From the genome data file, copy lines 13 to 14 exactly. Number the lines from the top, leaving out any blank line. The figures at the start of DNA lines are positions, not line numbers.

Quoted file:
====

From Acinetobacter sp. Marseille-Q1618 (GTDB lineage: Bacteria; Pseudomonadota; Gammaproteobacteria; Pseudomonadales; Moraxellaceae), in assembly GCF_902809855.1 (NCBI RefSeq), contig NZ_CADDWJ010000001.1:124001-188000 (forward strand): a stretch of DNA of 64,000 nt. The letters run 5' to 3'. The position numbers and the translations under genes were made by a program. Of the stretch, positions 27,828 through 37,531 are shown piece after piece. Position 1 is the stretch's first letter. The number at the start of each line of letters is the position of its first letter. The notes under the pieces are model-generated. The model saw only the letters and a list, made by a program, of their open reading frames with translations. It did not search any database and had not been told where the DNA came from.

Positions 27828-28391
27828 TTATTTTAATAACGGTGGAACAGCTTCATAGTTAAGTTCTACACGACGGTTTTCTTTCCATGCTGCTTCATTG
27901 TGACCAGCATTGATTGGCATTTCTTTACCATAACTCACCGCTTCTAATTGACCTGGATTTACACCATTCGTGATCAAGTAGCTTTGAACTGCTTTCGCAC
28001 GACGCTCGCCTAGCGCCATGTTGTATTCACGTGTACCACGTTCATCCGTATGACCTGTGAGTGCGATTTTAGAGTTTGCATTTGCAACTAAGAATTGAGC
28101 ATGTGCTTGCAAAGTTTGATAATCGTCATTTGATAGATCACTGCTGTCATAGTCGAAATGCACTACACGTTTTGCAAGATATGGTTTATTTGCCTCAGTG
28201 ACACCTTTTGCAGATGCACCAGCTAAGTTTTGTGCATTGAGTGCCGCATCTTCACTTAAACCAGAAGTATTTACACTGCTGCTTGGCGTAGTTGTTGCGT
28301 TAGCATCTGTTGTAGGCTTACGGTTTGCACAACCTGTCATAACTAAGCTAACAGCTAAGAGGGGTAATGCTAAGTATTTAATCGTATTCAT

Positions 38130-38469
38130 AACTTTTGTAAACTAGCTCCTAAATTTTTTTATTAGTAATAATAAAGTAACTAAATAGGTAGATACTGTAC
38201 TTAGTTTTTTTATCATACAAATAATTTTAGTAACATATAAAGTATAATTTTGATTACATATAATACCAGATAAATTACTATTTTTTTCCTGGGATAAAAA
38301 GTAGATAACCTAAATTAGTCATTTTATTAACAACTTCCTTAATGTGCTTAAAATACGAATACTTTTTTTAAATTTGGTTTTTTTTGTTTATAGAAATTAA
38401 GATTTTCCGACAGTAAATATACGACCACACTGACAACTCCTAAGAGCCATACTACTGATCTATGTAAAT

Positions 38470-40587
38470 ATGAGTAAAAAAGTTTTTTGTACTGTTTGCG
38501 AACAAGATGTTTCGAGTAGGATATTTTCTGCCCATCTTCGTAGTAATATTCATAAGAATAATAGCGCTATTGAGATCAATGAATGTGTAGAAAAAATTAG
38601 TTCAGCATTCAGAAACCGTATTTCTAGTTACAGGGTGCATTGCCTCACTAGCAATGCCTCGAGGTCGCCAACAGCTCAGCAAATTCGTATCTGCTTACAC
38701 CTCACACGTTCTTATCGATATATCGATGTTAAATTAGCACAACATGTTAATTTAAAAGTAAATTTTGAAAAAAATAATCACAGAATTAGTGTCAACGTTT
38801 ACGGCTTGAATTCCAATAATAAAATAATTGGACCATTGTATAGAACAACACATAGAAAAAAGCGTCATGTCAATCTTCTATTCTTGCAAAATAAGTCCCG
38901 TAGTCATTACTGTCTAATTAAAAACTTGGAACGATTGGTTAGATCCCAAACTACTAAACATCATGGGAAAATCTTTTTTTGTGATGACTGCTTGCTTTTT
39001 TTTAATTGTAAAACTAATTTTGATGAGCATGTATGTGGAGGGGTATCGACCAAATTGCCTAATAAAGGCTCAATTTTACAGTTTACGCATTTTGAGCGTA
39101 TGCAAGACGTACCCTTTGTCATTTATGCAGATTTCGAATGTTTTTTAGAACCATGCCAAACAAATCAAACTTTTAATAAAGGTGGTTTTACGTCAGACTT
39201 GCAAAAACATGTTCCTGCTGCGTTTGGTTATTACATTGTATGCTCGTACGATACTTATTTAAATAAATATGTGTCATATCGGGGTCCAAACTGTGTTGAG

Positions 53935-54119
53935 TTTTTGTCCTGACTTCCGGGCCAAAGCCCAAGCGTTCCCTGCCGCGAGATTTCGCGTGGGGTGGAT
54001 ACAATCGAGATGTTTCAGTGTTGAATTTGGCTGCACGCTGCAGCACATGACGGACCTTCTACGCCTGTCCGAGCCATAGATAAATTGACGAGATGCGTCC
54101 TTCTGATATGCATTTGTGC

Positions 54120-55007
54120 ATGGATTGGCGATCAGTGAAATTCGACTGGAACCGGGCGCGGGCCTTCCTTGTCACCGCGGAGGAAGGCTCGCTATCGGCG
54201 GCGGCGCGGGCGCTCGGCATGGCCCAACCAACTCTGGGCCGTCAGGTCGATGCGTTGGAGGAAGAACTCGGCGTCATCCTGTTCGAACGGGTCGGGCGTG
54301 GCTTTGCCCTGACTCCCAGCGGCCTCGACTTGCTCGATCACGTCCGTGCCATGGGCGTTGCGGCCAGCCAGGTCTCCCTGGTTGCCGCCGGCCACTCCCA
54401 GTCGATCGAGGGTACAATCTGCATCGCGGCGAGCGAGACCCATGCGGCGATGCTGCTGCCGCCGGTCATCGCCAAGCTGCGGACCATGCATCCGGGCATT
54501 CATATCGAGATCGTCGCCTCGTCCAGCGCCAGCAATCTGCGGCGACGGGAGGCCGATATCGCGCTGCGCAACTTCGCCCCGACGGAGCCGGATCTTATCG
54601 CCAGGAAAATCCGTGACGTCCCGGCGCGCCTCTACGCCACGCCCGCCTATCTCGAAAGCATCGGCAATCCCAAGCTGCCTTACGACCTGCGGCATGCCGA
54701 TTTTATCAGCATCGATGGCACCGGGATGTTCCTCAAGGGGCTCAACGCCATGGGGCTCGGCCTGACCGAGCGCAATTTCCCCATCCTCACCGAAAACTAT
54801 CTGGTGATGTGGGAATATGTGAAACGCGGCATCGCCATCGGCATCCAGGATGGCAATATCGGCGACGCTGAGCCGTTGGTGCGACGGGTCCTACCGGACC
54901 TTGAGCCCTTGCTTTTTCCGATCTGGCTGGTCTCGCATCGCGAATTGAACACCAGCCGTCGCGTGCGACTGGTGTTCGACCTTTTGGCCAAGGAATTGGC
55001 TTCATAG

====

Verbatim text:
38401 GATTTTCCGACAGTAAATATACGACCACACTGACAACTCCTAAGAGCCATACTACTGATCTATGTAAAT

Positions 38470-40587